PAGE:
There's clearly awareness around this in the industry and here locally, on a personal level, I look at these things certainly through a skeptical lens as what kind of damage this can do to our safety and security. On the other hand, we got to embrace it to some degree because it's not going away. We're actively actually looking into this right now. I have, in the past, looked at automation and, to some degree, limited machine learning in the coding realm.

Some of the bigger players have toyed around with it or have done it in the past. At the local level, some vendors have helped with infusion building automation. It is a good target because it is a rules-based system. You can build automation around it based on the rather complex rules, but they can be captured. I think with AI we will see more dynamic systems that are more truly looking at different scenarios and preferences and the actual clinical data behind it.

We're actively pursuing a coding AI solution to test it out and really see what it is capable of. Does it fit our needs and what does it really mean for us? We're going to be running a limited trial to see if this is something that we want to put into our regular workflows.

Paul Capello. Revenue Cycle Project Manager of Shriner's Children's Hospital (Tampa, Fla.): It's not a lot of people out there that have married AI to healthcare just yet. I know there are probably the Epics and other larger players of the world that have teams working on it. In order to make it make sense from a patient perspective, there are three criteria that I use: patient safety, financial return on investment and regulatory requirements. Healthcare is so regulatory requirement-heavy that AI may be able to help in this space.

Longer term, I think these players will come at it from a methodical type of approach. The analogy I use is electric vehicles in the automotive industry; everybody wants to get there, but right now, the cost is somewhat prohibitive to them. It is going to be something with healthcare, where AI may help in some capacity, but right now it is probably too cost-prohibitive and too unknown.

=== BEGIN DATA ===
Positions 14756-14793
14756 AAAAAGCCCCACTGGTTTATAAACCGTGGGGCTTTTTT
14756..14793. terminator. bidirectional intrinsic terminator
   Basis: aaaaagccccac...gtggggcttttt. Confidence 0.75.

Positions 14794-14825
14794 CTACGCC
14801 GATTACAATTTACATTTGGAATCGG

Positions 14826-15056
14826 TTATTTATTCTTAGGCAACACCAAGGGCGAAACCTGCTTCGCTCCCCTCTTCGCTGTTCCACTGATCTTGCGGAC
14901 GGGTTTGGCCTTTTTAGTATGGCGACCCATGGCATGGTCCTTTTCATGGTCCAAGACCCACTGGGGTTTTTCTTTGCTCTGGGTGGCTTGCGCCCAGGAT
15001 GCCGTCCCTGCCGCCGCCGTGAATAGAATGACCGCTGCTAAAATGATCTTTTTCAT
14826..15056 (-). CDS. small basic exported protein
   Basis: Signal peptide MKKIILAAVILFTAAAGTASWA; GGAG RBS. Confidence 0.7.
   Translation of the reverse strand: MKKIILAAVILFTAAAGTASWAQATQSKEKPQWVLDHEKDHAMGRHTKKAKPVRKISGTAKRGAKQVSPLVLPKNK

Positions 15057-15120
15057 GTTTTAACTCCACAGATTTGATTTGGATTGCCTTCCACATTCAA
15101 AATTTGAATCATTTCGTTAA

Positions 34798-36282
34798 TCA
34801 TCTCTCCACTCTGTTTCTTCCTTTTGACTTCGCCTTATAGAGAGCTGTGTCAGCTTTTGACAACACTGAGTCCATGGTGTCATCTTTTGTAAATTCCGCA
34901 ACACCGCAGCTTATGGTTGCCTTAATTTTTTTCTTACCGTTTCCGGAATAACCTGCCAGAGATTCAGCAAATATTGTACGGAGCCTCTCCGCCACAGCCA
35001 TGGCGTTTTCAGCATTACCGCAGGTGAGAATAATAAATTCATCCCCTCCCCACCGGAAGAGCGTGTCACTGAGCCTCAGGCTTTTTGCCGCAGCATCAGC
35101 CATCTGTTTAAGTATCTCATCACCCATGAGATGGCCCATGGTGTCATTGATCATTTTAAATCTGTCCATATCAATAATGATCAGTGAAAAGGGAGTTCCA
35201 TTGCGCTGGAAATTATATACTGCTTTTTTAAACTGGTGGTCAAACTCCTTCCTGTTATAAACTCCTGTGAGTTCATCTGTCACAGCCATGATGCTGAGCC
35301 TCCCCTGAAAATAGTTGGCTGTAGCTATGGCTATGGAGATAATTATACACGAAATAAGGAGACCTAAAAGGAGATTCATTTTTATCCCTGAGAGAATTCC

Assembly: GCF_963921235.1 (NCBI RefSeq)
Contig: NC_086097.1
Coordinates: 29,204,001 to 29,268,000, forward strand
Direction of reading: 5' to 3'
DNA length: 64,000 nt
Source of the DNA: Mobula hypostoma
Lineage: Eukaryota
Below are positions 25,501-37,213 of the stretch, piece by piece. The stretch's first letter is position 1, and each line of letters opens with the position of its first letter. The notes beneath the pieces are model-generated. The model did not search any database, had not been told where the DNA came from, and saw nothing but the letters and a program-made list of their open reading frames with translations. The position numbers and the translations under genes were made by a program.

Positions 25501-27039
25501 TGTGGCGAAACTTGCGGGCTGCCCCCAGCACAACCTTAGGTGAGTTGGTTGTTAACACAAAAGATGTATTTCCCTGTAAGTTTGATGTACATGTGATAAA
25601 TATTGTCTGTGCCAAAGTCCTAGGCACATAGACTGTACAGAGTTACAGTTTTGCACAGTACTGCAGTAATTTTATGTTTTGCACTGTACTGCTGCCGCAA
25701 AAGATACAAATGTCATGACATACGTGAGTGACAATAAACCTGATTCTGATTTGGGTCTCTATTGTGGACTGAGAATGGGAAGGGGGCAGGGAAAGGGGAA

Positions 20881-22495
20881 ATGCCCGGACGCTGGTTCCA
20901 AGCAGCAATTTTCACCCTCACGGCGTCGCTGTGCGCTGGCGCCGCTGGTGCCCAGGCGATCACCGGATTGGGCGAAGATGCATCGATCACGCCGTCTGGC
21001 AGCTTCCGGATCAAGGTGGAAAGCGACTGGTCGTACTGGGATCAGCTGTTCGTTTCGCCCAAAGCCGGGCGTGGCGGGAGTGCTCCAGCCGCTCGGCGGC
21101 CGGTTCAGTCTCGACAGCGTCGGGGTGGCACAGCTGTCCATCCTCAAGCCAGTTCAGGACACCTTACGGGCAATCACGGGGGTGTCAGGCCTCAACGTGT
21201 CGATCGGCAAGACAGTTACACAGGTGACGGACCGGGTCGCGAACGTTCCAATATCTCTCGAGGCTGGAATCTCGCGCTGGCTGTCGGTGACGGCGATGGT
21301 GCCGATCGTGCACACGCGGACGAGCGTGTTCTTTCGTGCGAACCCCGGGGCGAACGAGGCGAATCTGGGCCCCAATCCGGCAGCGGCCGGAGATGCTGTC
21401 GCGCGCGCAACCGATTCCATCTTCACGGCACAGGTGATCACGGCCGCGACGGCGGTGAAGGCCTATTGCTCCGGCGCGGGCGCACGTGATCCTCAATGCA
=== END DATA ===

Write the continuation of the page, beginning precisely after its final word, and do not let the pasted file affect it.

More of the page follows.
Seth Katz. Vice President of Health Information Management and Revenue Cycle of University Health KC (Kansas City, Mo.): Automation and machine learning holds the promise to help drive the front-, middle- and back-end units of the revenue cycle forward by taking over the mundane and repetitive tasks, allowing staff to work at the top of their skill set on what matters most. It has the potential to help with staffing shortages and allow organizations to be more nimble in adapting to new rules and regulations.

Though the technology isn't there yet, I have no doubt it'll continue to improve over the coming years, and it's something all current and future leaders need to become versed in and understand how the technology works and what use cases they could apply it to within their organization.

Todd Craghead. Vice President of Finance and Revenue Cycle of Intermountain Health (Salt Lake City): In my opinion, AI will continue to have a significant impact within the RCM space by automating more and more tasks that have traditionally been performed by the RCM workforce. I expect that this will reduce the workforce, reduce operating costs, and improve outcomes. Many providers/payers are already advancing their work together to leverage this technology in order to reduce friction for the patient/member.  

Targeted workflows that were often performed by individuals are accelerating their move to AI, given that many of the decision trees can be replicated within this technology. Some of the more visible workflows impacted by AI include authorization workflows, payment posting/processing workflows, and claims status/adjudication. In addition, patient self-service payment tools continue to introduce increasing levels of artificial intelligence, which further reduces the need for patients to interact directly with staff and allows them to leverage technology in order to complete their interaction with the system.